• March 2005
  • Vol. 6, No. 2

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Impact of the Foster Care Independence Act on Foster Youth

The Foster Care Independence Act (FCIA) of 1999 resulted in more funds and services being available to youth aging out of foster care. This was one conclusion of a recently released U.S. Government Accounting Office (GAO) report that set out to examine the impact of the FCIA on States' funding allocations, services to foster youth, coordination of service delivery, and accountability.

The FCIA doubled the Federal funds available to States for independent living programs for youth leaving foster care. The GAO report concluded that this increase in funding allowed States to expand independent living services, and many States were also able to expand services to older and younger youth. Almost all States were able to increase their levels of service coordination, and States submitted multiyear plans and annual reports to comply with FCIA accountability requirements.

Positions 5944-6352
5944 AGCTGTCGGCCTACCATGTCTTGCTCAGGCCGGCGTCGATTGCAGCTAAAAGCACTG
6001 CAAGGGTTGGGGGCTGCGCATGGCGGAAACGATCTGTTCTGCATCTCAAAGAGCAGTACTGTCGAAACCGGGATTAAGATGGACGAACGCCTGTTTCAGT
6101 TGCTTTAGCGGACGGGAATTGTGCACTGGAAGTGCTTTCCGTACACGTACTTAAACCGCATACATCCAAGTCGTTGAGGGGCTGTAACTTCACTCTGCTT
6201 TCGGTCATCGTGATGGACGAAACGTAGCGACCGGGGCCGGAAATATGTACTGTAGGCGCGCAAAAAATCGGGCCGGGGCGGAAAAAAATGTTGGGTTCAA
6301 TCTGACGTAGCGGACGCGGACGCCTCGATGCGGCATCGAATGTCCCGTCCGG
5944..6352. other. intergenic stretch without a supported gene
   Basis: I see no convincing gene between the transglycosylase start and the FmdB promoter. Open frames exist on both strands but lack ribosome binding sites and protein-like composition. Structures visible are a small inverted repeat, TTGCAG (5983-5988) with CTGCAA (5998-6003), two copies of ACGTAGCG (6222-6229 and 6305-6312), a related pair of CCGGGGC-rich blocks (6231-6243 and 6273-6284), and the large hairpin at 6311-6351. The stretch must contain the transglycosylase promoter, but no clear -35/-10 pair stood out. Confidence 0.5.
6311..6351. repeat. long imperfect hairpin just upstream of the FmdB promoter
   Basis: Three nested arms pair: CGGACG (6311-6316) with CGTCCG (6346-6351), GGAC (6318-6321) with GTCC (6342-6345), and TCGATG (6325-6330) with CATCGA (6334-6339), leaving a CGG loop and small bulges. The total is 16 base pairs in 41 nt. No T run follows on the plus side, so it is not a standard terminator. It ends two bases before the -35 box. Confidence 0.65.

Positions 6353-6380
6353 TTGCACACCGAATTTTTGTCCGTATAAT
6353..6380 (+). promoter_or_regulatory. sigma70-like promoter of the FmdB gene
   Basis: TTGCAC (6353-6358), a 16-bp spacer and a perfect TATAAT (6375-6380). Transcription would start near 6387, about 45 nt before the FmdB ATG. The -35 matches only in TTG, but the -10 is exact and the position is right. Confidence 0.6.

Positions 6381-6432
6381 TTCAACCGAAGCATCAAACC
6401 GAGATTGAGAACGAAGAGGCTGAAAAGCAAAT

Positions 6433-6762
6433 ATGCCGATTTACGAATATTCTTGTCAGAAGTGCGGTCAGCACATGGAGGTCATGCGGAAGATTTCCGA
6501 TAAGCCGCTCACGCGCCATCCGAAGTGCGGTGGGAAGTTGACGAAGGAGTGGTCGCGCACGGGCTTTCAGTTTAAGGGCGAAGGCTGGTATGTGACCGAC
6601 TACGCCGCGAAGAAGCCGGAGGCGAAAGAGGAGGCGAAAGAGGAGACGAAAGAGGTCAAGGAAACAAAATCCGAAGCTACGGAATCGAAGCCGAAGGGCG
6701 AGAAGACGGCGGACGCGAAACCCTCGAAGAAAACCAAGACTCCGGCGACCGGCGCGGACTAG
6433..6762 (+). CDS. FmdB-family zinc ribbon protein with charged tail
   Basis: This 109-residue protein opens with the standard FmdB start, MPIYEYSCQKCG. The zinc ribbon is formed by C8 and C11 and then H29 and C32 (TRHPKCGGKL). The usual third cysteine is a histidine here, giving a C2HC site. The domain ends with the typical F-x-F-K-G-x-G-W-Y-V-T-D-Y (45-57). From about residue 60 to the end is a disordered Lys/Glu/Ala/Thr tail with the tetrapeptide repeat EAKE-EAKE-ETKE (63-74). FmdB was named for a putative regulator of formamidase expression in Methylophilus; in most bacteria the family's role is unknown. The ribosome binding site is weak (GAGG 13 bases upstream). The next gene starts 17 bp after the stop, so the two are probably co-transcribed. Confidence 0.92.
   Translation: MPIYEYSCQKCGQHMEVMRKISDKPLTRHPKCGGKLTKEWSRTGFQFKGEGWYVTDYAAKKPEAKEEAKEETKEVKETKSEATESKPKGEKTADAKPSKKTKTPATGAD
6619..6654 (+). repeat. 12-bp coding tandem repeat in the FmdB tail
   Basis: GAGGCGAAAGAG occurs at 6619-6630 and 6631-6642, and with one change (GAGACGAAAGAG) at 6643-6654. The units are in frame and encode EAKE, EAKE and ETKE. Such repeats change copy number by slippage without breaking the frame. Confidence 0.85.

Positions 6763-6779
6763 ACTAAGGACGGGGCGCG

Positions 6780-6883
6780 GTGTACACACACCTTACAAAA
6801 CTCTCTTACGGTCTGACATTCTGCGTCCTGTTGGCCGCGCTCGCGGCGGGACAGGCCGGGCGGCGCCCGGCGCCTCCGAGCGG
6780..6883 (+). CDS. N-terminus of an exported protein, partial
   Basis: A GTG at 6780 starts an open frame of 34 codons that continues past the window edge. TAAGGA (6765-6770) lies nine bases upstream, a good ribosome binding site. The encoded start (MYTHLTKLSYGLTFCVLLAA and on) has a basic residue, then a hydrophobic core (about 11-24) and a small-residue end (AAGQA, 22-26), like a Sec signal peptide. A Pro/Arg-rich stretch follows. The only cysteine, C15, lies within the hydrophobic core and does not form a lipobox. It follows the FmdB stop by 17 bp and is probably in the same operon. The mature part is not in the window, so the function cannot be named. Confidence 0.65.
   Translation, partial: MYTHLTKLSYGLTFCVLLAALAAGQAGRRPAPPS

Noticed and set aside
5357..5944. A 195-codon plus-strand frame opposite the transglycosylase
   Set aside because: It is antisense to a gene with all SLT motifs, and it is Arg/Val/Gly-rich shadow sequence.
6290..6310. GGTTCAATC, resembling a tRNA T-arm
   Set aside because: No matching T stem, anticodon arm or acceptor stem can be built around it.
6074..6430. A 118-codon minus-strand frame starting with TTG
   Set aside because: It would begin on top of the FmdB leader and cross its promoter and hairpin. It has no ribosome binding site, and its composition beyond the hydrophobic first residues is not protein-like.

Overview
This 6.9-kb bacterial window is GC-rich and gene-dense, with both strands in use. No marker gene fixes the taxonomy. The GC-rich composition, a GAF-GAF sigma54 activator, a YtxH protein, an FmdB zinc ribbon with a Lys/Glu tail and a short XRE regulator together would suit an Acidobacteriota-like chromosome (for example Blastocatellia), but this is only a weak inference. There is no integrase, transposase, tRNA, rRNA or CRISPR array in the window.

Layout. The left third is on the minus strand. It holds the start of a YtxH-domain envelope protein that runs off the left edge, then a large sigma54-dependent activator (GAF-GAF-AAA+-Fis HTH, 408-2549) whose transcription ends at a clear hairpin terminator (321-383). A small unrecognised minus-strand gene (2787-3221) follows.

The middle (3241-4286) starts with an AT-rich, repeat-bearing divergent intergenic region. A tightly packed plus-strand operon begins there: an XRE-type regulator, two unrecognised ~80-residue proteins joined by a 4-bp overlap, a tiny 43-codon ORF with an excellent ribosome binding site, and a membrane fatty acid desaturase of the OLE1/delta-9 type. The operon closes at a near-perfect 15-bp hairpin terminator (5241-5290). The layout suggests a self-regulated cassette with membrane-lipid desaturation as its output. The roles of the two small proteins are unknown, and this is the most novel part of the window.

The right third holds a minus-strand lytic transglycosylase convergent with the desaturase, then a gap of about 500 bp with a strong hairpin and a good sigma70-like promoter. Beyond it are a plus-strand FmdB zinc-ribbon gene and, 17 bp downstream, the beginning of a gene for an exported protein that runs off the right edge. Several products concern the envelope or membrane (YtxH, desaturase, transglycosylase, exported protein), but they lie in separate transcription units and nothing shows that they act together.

The GAO report also noted some problems that States encountered with the FCIA funding and subsequent independent living services. For instance, some States still reported gaps in critical services for youth (e.g., housing, mental health services), difficulties in engaging youth and foster parents, and barriers in linking their independent living services to other youth-serving programs. In addition, the GAO reports that States' accountability information lacked standardization, making it difficult to assess the effectiveness of the independent living services. The U.S. Department of Health and Human Services (HHS) is developing a new information system that is expected to improve program accountability.

The full GAO report, HHS Actions Could Improve Coordination of Services and Monitoring of States' Independent Living Programs, can be found online at www.gao.gov/new.items/d0525.pdf (PDF 1.71 MB).

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